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By Glenn Chaple for the LVAS

NGC 1514 – Planetary Nebula in Taurus Magnitude: 10.9 Size: 2.3’ X 2.0’

This month’s Observer’s Challenge changed William Herschel’s idea about the construction of the universe. Early in his astronomical career, he considered all nebulae to be unresolved masses of stars much as the Milky Way when viewed with the unaided eye. This idea changed on the evening of November 13, 1790, when his systematic survey of the heavens brought him face-to-face with “a most singular phenomenon; a star of 8th magnitude with a faint luminous atmosphere of circular form.” He added “Our judgement I may venture to say, will be, that the nebulosity about the star is not of a starry nature”. He catalogued it as H IV-69, his 69th Class IV (Planetary Nebulae) object.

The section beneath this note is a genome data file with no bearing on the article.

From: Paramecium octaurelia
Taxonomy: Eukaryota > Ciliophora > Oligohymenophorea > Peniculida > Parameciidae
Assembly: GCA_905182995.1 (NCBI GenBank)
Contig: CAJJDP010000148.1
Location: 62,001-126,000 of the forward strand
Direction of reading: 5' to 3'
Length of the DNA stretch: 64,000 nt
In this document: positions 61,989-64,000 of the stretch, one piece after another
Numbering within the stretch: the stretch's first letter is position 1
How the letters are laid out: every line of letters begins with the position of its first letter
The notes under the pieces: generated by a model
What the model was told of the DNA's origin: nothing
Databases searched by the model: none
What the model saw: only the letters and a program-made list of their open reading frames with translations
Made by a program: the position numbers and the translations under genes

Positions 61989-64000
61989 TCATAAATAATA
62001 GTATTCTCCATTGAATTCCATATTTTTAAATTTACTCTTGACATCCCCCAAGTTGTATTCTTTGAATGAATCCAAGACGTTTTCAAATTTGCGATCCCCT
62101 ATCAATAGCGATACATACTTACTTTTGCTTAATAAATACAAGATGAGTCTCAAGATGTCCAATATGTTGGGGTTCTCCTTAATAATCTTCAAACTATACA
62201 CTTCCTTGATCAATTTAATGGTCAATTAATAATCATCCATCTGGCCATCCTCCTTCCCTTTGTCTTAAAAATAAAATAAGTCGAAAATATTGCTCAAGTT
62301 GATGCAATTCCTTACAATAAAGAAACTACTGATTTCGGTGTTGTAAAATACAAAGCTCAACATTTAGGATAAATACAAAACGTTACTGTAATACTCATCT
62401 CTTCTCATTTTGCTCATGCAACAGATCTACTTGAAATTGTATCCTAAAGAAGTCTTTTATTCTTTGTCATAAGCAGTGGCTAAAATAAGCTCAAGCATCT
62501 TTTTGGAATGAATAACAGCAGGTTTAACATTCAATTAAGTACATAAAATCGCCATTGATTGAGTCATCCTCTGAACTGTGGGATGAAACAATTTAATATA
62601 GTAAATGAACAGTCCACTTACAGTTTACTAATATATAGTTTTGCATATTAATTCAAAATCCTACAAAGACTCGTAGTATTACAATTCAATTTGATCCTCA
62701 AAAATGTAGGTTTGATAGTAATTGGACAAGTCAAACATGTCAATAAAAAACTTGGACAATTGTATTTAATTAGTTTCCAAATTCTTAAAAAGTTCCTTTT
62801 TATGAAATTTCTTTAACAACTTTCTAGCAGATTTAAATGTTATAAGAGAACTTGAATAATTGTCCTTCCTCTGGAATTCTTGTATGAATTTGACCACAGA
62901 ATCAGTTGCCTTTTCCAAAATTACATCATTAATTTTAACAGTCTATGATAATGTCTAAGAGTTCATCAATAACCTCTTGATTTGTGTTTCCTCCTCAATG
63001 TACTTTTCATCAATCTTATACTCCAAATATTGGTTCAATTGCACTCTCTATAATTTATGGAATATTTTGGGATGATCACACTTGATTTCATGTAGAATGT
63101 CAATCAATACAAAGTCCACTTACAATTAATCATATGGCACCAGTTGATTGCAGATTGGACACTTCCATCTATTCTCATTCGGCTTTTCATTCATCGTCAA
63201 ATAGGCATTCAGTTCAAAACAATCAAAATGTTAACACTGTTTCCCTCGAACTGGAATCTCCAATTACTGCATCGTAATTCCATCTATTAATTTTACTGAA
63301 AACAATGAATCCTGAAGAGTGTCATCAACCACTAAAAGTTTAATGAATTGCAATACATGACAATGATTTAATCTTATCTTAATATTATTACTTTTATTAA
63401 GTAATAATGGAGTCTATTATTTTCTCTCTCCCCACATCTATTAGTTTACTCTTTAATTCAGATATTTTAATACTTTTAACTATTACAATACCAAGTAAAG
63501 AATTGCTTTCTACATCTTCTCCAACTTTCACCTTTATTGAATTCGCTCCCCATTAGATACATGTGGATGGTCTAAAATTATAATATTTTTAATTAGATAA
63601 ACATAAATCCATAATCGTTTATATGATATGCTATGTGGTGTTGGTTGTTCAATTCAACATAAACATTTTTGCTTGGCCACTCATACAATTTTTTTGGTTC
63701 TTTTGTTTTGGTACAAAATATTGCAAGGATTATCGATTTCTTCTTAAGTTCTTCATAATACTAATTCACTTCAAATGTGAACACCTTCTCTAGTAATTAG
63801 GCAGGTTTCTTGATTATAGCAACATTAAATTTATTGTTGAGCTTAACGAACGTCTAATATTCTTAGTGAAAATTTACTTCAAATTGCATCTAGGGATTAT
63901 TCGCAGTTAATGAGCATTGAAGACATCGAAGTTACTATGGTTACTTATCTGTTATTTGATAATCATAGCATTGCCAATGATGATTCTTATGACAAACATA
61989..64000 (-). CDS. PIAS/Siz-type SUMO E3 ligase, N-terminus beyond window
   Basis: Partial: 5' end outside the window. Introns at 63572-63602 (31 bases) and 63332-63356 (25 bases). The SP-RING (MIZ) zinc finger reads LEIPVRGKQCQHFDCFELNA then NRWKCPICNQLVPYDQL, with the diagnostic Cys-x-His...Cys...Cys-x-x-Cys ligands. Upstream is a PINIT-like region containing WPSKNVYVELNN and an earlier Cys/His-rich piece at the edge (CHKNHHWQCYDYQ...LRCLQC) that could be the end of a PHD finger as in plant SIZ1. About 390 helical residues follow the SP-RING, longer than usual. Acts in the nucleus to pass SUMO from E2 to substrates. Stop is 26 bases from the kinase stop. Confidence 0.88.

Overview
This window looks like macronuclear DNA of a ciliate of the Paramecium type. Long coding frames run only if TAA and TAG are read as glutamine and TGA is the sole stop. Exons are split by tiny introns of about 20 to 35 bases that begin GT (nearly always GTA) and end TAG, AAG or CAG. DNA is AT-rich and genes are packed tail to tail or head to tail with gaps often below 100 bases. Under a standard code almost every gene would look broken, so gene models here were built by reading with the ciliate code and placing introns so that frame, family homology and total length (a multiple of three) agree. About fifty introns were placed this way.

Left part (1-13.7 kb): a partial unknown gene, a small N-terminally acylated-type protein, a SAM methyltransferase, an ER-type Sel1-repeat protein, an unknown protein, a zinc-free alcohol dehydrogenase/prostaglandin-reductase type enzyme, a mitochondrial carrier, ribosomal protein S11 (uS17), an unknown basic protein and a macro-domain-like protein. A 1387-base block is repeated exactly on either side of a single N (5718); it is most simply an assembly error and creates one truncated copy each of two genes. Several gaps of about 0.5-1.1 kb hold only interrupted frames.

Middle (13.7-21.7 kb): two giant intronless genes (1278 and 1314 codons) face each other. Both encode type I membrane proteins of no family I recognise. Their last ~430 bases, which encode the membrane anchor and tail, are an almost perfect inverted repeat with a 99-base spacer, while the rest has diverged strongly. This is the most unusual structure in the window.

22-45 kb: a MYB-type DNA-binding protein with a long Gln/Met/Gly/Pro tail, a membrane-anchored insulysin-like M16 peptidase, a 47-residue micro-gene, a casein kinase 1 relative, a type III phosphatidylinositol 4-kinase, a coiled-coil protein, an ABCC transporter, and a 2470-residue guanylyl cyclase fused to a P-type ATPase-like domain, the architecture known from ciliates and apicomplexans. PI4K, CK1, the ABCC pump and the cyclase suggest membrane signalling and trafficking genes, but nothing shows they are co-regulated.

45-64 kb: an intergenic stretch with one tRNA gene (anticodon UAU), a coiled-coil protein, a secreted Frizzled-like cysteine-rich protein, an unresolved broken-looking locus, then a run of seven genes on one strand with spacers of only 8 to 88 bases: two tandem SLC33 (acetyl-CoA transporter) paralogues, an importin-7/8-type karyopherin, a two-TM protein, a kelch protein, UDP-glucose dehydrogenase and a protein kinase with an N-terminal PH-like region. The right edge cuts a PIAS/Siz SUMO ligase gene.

Herschel’s find, better known by the New General Catalog designation NGC 1514 or its nick-name, the “Crystal Ball Nebula, lies in the northwest corner of Taurus. The finder chart shows its location about 3 degrees east and slightly south of the 3rd magnitude star zeta (ζ) Persei.
In the case of a typical planetary nebula like the Ring Nebula (M57), a faint central star is hidden by the surrounding nebulosity. NGC 1514 presents the opposite situation – its 9th magnitude central star overshadows the faint enveloping gaseous shell. To capture this planetary, you’ll need dark skies, a 6-inch scope or larger (the Crystal Ball has been viewed with smaller apertures by experienced observers) and high magnification (100X and up). A nebula filter like an OIII will help.

NGC 1514 is bracketed to its northwest and south-southeast by a pair of 8th magnitude stars. If their images appear sharply focused while NGC 1514’s central star seems somewhat fuzzy, you’ve hit the jackpot.
The Crystal Ball Nebula’s central star is actually binary – a stellar pair with a period of over 9 years – exceptionally long for a planetary nebula. It lies an estimated 2200 light years away.
1514 (left) visible light, (right) infrared Image courtesy NASA/JPL-Caltech/UCLA/DSS

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